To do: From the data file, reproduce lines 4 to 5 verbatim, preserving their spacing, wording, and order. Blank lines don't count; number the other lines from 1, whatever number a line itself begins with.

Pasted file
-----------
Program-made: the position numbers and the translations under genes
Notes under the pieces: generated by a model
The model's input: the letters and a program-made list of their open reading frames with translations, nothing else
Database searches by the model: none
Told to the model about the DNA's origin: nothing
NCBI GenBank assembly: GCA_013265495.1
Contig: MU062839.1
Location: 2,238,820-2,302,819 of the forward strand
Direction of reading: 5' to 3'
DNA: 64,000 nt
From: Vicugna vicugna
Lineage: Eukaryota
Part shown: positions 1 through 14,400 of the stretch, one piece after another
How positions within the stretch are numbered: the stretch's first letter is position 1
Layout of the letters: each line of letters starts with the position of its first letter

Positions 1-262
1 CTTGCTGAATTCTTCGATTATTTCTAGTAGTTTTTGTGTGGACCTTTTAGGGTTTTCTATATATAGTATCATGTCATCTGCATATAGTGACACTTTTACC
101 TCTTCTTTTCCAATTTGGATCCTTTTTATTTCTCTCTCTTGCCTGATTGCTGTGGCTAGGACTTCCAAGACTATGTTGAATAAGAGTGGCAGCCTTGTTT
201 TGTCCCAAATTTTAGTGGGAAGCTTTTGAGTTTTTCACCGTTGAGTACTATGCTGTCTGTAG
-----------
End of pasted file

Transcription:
Database searches by the model: none
Told to the model about the DNA's origin: nothing